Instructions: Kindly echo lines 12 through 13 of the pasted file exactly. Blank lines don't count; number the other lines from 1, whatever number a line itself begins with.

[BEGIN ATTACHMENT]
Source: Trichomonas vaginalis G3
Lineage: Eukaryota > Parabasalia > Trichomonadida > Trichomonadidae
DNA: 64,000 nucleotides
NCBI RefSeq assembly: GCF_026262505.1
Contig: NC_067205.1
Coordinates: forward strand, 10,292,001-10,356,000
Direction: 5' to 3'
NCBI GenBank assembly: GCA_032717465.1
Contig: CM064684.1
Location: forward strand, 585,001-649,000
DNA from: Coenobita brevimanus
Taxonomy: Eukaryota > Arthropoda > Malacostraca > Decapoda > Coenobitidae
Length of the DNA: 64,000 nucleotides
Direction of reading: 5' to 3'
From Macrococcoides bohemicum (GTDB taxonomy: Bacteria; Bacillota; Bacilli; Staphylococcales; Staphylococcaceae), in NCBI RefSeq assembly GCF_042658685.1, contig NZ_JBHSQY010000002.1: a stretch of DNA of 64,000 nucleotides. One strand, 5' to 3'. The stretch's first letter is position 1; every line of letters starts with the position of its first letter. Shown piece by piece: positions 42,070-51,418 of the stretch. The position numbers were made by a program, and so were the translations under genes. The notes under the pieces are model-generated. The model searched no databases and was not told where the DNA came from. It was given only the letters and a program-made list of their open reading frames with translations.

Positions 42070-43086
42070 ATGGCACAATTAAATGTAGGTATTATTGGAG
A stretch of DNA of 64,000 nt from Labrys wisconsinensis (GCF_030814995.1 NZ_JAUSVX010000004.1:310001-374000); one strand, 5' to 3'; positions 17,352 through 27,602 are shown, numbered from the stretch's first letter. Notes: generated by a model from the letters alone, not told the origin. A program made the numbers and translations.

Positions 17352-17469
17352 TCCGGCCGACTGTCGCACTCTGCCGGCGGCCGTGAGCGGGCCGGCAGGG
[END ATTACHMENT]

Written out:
Taxonomy: Eukaryota > Arthropoda > Malacostraca > Decapoda > Coenobitidae
Length of the DNA: 64,000 nucleotides